Dealer Lab: Profitability continues in October

Publish Date: 
Jan 4, 2011
By Joe Delmont

Editor’s note: The Dealer Lab project is a joint effort between Dealernews and PowerHouse Dealer Services, a consulting firm run by former dealer Bill Shenk, detailing his efforts to return Florida Motorsports to profitability. When he took over management in July 2009, the two-store (Naples, Fla., and Punta Gorda, Fla.) network wasn’t in good shape — it lost money in 2007, 2008 and 2009. Shenk and a partner have purchased the Punta Gorda store and have renamed it Destination Powersports to break away from its poor reputation. Shenk no longer has ties to the Naples location.

The financial information in this report is taken from the dealership’s Composite Report supplied by Shenk and prepared for the dealership’s participation in the PowerHouse Dealer 20-Group. The Composite Report is prepared from the store’s monthly financial report. In preparing these reports, Dealernews reviews the dealership’s unaudited P&L statement and balance sheet, as well as its Composite Report.

During October 2010, Destination Powersports in Punta Gorda, Fla., continued to battle inventory and staffing problems, but it managed to post another small profit — the fifth month in the last six that it has earned money. And there was more good news, as positive word-of-mouth comments began spreading among customers and potential customers. The dealership earned $1,941 on total revenues of $332,186 in October. That compares to a net loss of $24,933 on total revenues of $234,538 in October 2009. Sales increased $97,648, or 41.6 percent, while earnings increased $26,874 or nearly 108 percent.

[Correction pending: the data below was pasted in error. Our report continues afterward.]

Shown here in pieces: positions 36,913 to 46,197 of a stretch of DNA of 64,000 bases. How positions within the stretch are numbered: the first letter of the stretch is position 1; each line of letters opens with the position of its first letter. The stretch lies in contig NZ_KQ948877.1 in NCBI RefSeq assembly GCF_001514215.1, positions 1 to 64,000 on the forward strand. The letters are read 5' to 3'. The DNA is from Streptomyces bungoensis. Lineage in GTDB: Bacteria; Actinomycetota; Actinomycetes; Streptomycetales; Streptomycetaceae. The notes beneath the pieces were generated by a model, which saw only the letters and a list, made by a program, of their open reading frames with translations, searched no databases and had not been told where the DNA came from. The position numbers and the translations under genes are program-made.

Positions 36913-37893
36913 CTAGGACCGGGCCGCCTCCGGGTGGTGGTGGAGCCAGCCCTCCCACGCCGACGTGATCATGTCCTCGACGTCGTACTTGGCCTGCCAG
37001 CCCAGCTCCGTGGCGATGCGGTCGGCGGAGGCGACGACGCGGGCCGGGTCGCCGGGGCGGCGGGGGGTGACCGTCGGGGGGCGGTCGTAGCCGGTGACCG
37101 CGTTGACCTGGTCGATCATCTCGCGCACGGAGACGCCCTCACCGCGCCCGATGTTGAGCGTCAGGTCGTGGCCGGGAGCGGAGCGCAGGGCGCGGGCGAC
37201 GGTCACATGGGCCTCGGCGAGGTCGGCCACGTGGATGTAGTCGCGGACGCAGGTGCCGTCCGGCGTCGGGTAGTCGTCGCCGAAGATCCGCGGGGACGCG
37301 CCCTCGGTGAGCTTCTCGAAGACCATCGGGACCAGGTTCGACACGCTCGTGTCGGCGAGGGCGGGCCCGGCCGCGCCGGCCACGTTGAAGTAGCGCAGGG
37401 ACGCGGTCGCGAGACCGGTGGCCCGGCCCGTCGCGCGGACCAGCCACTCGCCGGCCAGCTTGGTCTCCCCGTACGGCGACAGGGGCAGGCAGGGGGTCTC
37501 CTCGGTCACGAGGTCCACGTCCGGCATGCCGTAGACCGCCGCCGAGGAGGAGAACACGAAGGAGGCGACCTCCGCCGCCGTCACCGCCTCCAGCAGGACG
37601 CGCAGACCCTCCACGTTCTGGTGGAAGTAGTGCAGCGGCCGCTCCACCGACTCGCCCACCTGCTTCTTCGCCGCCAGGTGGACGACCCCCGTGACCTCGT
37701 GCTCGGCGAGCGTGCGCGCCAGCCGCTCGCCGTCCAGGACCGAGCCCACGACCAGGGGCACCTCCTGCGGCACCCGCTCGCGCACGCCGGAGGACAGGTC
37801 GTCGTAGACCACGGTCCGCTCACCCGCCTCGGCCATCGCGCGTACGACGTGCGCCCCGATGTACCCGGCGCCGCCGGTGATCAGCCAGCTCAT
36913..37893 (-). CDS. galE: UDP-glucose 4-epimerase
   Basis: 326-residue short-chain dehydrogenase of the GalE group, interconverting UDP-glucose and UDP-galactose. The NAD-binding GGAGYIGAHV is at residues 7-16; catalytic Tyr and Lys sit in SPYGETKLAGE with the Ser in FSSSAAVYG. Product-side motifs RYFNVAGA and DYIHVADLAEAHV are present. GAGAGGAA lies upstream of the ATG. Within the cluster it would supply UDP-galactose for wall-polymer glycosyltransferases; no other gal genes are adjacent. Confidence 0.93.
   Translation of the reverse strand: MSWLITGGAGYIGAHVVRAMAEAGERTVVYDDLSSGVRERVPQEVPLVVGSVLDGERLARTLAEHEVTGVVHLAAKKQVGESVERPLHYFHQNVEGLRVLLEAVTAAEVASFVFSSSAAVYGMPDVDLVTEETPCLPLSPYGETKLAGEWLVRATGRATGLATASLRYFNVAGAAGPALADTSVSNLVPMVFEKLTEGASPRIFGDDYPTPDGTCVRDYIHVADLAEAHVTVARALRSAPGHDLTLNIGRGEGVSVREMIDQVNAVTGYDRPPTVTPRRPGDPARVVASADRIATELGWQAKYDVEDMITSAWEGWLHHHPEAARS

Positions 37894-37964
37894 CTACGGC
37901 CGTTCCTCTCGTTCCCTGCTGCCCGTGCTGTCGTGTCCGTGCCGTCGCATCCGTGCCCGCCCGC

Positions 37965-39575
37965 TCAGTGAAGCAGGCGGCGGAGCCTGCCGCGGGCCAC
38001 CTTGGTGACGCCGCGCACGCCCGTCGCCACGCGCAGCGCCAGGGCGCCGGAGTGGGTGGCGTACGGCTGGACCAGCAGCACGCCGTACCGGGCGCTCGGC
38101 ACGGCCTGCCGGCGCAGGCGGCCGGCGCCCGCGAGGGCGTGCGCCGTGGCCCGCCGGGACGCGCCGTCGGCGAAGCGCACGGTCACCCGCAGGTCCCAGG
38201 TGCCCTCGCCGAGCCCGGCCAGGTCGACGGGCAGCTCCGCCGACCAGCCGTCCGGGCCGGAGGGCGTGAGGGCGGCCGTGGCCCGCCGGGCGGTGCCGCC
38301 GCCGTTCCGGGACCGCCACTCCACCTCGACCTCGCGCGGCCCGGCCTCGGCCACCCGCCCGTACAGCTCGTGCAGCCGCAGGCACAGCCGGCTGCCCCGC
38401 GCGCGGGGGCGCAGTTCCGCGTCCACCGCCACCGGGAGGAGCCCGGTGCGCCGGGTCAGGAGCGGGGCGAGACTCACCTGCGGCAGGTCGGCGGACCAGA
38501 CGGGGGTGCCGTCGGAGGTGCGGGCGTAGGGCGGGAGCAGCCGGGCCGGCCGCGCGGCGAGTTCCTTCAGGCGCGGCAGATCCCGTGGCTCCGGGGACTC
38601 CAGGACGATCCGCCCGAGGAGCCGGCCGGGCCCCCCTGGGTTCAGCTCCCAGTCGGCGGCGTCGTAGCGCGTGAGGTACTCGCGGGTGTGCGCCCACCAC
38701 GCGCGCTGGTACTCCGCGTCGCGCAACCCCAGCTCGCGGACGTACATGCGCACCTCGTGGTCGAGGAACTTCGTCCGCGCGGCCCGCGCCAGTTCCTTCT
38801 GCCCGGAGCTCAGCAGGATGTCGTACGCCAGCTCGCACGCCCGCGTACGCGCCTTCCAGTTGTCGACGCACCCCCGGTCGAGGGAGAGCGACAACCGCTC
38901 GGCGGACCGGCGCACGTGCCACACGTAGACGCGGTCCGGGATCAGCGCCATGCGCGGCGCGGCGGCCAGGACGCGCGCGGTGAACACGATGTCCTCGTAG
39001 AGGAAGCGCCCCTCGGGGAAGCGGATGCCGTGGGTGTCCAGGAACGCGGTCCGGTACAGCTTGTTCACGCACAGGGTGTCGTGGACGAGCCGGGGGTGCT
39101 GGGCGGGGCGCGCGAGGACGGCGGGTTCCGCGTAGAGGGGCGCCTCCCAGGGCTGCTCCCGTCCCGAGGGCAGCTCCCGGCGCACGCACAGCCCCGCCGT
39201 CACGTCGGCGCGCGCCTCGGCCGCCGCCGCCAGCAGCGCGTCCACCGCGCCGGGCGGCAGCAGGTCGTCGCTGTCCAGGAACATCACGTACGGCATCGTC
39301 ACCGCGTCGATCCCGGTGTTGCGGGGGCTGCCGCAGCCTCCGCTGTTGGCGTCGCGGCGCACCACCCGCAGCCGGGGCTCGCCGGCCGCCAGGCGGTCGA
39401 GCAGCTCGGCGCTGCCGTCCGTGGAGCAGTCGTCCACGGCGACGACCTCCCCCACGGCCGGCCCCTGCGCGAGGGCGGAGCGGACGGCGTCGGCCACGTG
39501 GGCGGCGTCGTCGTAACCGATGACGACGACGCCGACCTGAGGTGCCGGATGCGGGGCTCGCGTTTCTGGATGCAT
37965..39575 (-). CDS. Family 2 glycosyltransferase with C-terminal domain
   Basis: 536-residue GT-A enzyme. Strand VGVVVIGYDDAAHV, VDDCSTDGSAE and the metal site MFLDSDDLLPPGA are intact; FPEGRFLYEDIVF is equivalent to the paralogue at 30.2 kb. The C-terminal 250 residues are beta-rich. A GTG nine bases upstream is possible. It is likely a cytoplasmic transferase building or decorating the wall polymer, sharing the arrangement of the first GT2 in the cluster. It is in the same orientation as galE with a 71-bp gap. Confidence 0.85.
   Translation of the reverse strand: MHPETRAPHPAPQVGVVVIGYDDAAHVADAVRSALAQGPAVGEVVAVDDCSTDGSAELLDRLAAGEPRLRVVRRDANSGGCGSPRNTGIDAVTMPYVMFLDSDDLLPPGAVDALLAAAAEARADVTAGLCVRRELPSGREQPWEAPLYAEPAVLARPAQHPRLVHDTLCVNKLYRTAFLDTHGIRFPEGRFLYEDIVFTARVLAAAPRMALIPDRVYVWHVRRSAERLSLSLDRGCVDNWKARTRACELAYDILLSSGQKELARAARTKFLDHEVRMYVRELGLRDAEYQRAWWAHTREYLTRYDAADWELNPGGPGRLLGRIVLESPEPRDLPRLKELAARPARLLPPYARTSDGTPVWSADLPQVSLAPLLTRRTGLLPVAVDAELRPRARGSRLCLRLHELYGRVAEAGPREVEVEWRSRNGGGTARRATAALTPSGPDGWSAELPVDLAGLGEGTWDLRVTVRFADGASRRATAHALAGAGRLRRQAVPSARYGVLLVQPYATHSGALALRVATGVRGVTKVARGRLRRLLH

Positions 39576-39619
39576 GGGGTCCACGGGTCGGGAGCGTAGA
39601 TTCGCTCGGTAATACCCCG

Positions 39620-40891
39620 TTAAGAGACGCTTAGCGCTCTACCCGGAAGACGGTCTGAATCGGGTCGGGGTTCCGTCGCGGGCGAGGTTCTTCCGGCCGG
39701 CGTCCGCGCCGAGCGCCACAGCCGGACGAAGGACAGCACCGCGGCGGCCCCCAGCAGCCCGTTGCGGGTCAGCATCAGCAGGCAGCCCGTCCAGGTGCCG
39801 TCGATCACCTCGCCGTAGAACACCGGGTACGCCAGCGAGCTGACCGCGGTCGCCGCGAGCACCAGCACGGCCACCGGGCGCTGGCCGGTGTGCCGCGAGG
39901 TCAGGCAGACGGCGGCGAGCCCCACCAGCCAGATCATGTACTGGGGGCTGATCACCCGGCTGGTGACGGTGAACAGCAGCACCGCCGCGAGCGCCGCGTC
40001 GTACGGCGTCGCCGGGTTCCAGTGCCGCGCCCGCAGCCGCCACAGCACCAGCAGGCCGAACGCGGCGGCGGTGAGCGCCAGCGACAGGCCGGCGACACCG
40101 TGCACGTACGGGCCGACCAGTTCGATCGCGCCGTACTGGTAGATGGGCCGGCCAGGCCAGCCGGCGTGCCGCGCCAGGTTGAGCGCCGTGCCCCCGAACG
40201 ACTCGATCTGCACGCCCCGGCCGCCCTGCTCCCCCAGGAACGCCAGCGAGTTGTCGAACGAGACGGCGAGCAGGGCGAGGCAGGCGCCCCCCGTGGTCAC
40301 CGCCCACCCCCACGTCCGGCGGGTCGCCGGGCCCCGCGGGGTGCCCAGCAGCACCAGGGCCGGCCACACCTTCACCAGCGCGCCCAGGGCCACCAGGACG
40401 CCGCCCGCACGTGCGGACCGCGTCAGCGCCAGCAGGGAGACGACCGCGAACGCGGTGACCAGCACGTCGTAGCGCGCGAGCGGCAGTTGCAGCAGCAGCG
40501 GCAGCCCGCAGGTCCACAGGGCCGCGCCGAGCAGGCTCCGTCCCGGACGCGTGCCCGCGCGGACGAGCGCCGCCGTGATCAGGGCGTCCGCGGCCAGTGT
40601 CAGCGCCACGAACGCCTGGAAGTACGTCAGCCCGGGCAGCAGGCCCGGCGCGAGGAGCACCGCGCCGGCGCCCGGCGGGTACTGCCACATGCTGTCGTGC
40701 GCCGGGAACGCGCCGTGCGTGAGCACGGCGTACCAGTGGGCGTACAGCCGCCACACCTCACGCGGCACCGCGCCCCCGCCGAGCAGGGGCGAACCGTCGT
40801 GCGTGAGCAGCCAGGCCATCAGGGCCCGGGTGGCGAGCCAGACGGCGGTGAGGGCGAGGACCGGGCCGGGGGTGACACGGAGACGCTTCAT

Year-to-date for the 10 months through October, the dealership has lost $44,472 on revenues of $2.95 million. That’s a huge improvement over the same period in 2009, when the dealership lost $233,921 on revenues of $2.25 million.

Meanwhile, unfortunately, the dealership’s problem of poor visibility caused by a backstreet location has been compounded by the construction of a major used car superstore between the dealership and the main street. “We were already back 300 feet on a side street, but we’re now almost hidden because of an 8-foot fence that surrounds the [superstore’s] property,” Shenk says. The visibility problems caused by the adjacent car operation have increased the urgency for Shenk to relocate the dealership, but there are still roadblocks. Even after nearly eight months, the dealership doesn’t have final OEM approval on all of its franchises. “It’s been mostly because of slowness on our part to supply the required information,” he says. This process now is getting higher priority from Shenk, since he has to have all sales agreements in place before moving forward on a new site.

“While it is going to be tough raising the money,” Shenk says, “it is the right thing to do — even in these times and in this marketplace. Our cost of keeping the doors open will only increase by only 10 percent to 12 percent, but our floor space will go from 8,500 sq. ft. split between two buildings on two different streets to 20,000 sq. ft. on a main street with several hundred feet of frontage. In addition, we’ll have another 8,000 sq. ft. we can rent out in a second building.”